Hart critiqued arguments put forwards by both sides, and reminded the audience that no one actually knows what would happen if the trade were legalised. In particularly compelling analogy he compared the vote on a legal trade with the vote for Brexit: people were asked to vote on a vital issue without knowing or understanding all of the implications.

In conclusion, Hart said that the pro-trade arguments are strong on concept (a renewable, sustainable resource that would allow wealthy Vietnamese without rhino horn to buy it from poorer African countries that could provide horn) but weak on detail, as is the current Swaziland proposal. Conversely, the arguments against legalising the trade are often ideological, are not related to conservation, or are not properly supported. Hart commented that working up the options in the necessary detail is difficult, time-consuming and potentially expensive (in terms of commissioning research etc.).

After so much international, hostile and unhealthy debate, pro-traders have developed a “bunker” mentality and are reluctant to come together to work on a detailed proposal, for fear of attracting more criticism. Neither side has engaged with the issue fully; however no serious proposal can be developed without that investment of time, effort and money. At Save the Rhino, we feel that If the South African government were to release the findings of its 20-strong Committee of Inquiry that looked at all these issues, that would be a good start.

 Finally, Hart revealed his predictions:

  • Swaziland’s proposal to CITES CoP17 to allow the international trade in rhino horn to be legalised will be rejected
  • The trade argument will not go away, and there will be a South African trade proposal for CITES’ consideration, perhaps even at the next CoP in 2-3 years’ time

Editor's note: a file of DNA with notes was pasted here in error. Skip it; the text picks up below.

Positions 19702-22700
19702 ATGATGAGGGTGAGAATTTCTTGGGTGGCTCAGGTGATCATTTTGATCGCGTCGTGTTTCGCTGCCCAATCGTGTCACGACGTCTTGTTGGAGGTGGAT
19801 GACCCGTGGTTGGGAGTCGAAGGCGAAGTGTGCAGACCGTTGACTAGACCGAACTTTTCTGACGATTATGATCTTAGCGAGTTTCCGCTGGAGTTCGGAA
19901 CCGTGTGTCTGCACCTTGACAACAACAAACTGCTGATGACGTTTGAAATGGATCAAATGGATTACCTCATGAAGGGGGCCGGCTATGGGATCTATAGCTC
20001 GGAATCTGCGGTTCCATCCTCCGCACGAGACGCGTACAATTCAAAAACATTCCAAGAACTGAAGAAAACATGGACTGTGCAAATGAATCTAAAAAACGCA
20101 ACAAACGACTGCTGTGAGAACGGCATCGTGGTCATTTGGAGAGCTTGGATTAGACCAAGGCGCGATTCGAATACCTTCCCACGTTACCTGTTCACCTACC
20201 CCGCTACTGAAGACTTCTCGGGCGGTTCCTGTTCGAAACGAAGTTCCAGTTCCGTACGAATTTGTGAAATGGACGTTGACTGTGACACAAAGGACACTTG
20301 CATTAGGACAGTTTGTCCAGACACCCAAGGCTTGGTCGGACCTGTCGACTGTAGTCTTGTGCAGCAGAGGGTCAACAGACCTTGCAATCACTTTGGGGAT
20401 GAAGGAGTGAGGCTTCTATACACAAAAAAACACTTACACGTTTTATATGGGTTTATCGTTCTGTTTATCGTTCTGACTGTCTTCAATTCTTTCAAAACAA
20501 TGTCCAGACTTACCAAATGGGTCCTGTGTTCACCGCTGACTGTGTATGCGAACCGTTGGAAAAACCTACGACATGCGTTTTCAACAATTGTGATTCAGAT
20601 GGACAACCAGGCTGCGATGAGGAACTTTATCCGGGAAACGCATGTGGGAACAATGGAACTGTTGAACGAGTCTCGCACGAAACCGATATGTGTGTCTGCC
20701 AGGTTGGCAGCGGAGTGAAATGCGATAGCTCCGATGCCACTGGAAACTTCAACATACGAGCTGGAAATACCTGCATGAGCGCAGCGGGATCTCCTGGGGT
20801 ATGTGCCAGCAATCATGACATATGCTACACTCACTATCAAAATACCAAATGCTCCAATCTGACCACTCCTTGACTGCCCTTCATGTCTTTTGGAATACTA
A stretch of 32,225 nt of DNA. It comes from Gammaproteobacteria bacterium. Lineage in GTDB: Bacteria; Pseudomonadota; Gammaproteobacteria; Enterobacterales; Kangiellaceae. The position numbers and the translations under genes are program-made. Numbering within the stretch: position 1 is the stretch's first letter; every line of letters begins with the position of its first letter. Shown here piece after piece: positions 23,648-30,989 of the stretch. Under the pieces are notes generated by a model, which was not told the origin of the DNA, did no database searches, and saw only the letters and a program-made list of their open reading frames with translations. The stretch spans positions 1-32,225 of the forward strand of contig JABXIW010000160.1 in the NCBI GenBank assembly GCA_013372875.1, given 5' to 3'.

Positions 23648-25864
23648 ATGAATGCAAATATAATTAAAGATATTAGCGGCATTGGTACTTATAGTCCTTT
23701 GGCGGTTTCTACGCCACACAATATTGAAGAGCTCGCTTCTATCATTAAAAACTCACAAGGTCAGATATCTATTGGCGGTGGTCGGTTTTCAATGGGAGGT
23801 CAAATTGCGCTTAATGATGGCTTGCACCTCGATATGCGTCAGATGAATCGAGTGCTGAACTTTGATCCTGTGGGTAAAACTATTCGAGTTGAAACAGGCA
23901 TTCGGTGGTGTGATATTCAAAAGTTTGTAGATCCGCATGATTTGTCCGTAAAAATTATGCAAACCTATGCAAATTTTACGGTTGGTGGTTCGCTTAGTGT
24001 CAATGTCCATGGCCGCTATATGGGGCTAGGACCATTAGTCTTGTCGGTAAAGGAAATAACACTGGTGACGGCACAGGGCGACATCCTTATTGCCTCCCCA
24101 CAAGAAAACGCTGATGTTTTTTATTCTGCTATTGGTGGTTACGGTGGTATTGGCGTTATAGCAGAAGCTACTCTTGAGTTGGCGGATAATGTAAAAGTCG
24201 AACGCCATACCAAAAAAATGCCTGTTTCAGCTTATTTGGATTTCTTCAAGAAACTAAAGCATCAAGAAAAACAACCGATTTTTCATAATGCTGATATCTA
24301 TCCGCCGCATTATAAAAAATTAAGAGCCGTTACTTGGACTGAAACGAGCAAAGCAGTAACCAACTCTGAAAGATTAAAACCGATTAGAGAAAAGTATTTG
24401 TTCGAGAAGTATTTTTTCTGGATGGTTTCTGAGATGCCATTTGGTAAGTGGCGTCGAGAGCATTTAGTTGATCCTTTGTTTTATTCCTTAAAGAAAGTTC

• Rhino poaching will continue, in South Africa and in the other rhino range states
  • The illegal trade in rhino horn will continue

 It was difficult to take issue with any of those predictions.

 Questions from the audience included:

  • What is CITES? Convention on the International Trade in Endangered Species of Fauna and Flora
  • What are the penalties for having rhino horn? Depends on the country and its penal code
  • What has been the impact on ecosystems depleted of rhinos? Research still to be done
  • What about burns of elephant ivory and rhino horn? Futile at best; harmful at worst in that they send out a message to criminals that scarce resources are becoming scarcer
  • Given that homeopathy is used in the UK, despite no evidence that it works, can education about the lack of effectiveness of rhino horn as medicine work in Viet Nam? Should we say that anyone caught with homeopathic remedies faces 25 years in jail….
  • What do pro-trade proposals need to include? Demonstration that corruption controls are adequate, detail on who the trading partners would be, and on how the trade would be regulated to ensure that illegal horn (from poached animals, rather than legally harvested) could not enter the trade


All in all, a very interesting, balanced lecture that covered the main points well.


Cathy Dean, September 2016.